Maybe the Celtics go on to win if Jayson Tatum landed a few inches left. Their best player wasn’t the same after rolling his left ankle a few seconds into Game 7. Then again, Boston’s resolve had cracked often during the NBA Eastern Conference playoffs, and the Heat are uniquely suited to take advantage of doubts and insecurities.
It didn’t seem that way while they were losing three consecutive games in the Eastern Conference finals. The Heat were in danger of becoming the first of 151 NBA teams to hold a 3-0 lead in a best-of-seven series and blow it. They looked uncharacteristically tentative while losing Games 4 and 5, then lost Game 6 on Derrick White’s tip-in just before the buzzer.
That series of events should have been deflating. But the Heat didn’t play like a downtrodden team in Game 7 on Monday in Boston. They played like an angry team that was ready for the fight. The Heat got off the mat, dominated the Celtics and earned the right to face West champion Denver in the NBA Finals starting Thursday.
They talk a lot about “Heat Culture” in Miami. It can be annoying. I heard it all the time when I covered the team during its Dwyane Wade/Shaquille O’Neal era. There’s something to it, though. The Heat’s results reflect the culture built by the NBA’s ultimate winner, Pat Riley, during his 29-year association with the franchise.
The Heat expect certain things to stay consistent — defense, competitiveness, togetherness — no matter which players are on the floor. They always believe they can win when the odds say they shouldn’t. Those characteristics make the Heat’s run to the finals as a No. 8 seed not as surprising.
The Heat join the 1998-99 Knicks as the only No. 8 seeds to reach the finals. New York did it during a season shortened to 50 games because of a lockout. The Heat made it to the playoffs by winning 44 games, getting through the play-in by the slimmest of margins and then acting as if they own the East.
Before the play-in games, bookmakers gave the Heat 55-1 odds to win the East. They lost their first play-in game at home to the mediocre Hawks. The Heat faced elimination when they trailed the Bulls, a lesser team than the Hawks, with less than three minutes to play in the second play-in game. They survived and advanced to the playoffs for the fifth consecutive season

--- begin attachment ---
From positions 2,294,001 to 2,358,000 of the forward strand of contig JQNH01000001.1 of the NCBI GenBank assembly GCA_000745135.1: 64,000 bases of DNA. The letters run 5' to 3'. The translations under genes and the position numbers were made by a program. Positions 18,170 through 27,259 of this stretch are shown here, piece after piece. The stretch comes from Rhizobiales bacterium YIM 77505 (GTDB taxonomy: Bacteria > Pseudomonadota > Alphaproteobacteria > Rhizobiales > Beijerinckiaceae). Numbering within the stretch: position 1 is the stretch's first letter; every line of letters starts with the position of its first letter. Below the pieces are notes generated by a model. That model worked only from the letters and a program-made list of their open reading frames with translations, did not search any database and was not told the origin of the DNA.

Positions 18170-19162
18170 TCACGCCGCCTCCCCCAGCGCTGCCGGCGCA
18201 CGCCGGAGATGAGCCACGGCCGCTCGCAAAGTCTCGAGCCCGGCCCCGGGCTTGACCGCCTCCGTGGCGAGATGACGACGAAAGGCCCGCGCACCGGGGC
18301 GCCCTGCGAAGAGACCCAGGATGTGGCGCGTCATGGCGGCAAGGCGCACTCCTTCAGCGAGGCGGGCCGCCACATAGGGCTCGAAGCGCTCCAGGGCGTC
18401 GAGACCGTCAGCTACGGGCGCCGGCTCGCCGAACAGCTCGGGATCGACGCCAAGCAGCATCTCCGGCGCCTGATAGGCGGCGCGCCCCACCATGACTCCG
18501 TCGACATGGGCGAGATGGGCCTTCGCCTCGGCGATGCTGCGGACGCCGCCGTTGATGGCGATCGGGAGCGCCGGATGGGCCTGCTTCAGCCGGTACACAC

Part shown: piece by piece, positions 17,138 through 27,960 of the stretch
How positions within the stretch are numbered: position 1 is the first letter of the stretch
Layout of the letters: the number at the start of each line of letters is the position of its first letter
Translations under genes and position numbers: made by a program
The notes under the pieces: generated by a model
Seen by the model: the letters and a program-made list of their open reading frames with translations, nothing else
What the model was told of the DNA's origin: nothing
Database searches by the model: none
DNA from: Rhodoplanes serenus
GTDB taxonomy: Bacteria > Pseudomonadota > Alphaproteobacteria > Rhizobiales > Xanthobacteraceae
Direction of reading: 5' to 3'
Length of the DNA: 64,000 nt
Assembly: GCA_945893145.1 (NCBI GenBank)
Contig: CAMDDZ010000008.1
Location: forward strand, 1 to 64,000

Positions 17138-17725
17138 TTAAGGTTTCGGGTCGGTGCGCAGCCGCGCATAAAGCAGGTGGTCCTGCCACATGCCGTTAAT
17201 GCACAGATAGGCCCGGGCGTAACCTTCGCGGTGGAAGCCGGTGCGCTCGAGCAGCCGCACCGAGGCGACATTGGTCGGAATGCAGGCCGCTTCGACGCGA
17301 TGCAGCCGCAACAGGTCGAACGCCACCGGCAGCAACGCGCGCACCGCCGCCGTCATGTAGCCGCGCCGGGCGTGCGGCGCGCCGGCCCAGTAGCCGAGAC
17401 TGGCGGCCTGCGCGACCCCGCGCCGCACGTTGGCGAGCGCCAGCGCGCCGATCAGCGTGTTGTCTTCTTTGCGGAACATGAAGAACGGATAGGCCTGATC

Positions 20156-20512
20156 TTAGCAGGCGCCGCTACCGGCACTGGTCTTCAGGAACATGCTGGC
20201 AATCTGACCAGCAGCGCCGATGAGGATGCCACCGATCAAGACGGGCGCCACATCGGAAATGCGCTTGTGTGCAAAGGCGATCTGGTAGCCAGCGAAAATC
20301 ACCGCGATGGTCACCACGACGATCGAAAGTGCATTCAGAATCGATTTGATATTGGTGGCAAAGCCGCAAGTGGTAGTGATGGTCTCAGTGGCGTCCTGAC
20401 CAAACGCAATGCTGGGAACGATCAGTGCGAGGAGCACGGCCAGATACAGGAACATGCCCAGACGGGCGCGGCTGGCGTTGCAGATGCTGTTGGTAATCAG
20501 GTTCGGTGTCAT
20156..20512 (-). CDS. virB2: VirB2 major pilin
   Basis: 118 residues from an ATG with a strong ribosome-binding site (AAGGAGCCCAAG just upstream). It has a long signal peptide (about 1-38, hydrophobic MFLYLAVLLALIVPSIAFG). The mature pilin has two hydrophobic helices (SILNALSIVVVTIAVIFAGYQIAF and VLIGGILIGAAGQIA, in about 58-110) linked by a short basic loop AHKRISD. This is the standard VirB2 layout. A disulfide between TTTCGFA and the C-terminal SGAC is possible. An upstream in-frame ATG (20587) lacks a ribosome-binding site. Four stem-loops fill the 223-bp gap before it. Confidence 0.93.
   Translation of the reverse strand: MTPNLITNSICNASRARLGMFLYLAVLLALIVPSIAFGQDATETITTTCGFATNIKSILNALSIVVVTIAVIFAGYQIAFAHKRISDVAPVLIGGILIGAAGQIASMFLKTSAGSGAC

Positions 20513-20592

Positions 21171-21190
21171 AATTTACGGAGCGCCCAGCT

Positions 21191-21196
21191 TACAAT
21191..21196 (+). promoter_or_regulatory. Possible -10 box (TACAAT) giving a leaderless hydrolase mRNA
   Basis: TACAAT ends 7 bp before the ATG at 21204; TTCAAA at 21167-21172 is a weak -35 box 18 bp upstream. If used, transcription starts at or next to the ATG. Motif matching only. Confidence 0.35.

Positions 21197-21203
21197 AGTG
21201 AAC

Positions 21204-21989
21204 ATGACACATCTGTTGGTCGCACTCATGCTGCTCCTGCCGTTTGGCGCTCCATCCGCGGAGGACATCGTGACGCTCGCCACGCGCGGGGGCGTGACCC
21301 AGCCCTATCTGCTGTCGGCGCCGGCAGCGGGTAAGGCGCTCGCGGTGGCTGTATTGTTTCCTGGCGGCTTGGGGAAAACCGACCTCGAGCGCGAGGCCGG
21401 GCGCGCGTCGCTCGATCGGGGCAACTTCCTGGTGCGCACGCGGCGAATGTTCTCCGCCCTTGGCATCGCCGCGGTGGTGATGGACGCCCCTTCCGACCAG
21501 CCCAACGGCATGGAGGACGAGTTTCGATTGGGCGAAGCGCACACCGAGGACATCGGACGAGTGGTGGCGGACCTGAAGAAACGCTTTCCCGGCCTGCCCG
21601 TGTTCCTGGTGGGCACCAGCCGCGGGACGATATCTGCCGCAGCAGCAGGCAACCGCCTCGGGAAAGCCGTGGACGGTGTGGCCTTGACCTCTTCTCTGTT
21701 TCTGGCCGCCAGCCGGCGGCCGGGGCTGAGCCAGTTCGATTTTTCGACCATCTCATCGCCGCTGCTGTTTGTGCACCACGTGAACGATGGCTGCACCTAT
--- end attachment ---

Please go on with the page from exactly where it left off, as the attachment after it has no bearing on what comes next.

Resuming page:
The Heat were 8-1 longshots to beat top-seeded Milwaukee in the first round. Miami won the best-of-seven series in five games. Bookmakers gave Miami implied odds of 43% to beat the Knicks in the second round. The Heat flipped the percentages by winning Game 1 in New York and then took the series in six.
The Heat were 4-to-1 underdogs against the Celtics. They won the opening game for the third time in three series. The Heat were listless in Games 4 and 5. They were fraction of a second away from eliminating the Celtics when White slithered to the basket to tip in the game winner.
The Heat should have been devastated after that loss, but Heat coach Erik Spoelstra had a defiant posture in a memorable interview with reporters after the game.
“At this time right now, I don’t know how we’re going to get this done, but we’re going to go up there and get it done,” Spoelstra said. “There’s been nothing easy about this season for our group, so we just have to do it the hard way. That’s just the way it’s got to be for our group.
“We wish we could tip this thing off right now. Right now, we want to tip this thing off and play another 48 minutes. But we’ll wait 48 hours and do this thing in Boston.”
The Heat went to Boston and did the thing. They usually do with Spoelstra, Riley’s hand-picked successor. He’s somehow an underrated coach despite building the NBA’s strongest resume. Spoelstra is taking the Heat to the NBA Finals for the seventh time in 15 seasons.
It’s not true that “Spo” was just along for the ride with LeBron James, Dwyane Wade and Chris Bosh. Spoelstra won two NBA championships and two East titles with that group, but he proved he could coach before that. Spoelstra led Wade and a group of unremarkable role players to the postseason two years in a row.
Two years after LeBron left Miami for L.A., Spoelstra’s Heat won 48 games. They advanced to the East semifinals with Bosh, the lesser of the Big Three, as the leading scorer. Now the Heat are in the NBA Finals for the second time in four years. It’s about the players and coaches, but also the culture.
The Heat don’t have a superstar player. Forward Jimmy Butler is very good, but his talents are limited compared with the best of his All-NBA peers. Butler gets the most of his talents with seemingly unlimited desire. He’s physical, tough, relentless and fearless.
That makes Butler an ideal leader for the Heat. Those traits are part of their organizational DNA. The Celtics don’t have that. That’s why I’m not so sure they would have won Game 7 even if Tatum hadn’t twisted his ankle soon after tipoff.
The Heat are underdogs in the NBA Finals, but it seems bookmakers are finally giving them more respect. Miami opened with 3-1 odds to win the championship. That’s a lower number than I expected. The Nuggets were the NBA’s best team all season and they have the best player, Nikola Jokić. Denver ran through the West bracket with little trouble.
I see the Nuggets eliminating Miami in six games. Before the playoffs started, I predicted the Celtics would win the East. My belief in that pick grew once the Bucks went out early, and the Heat were all that stood between the Celtics and the NBA finals.
The Heat proved me wrong. I won’t be surprised if they do it again. It’s part of their nature.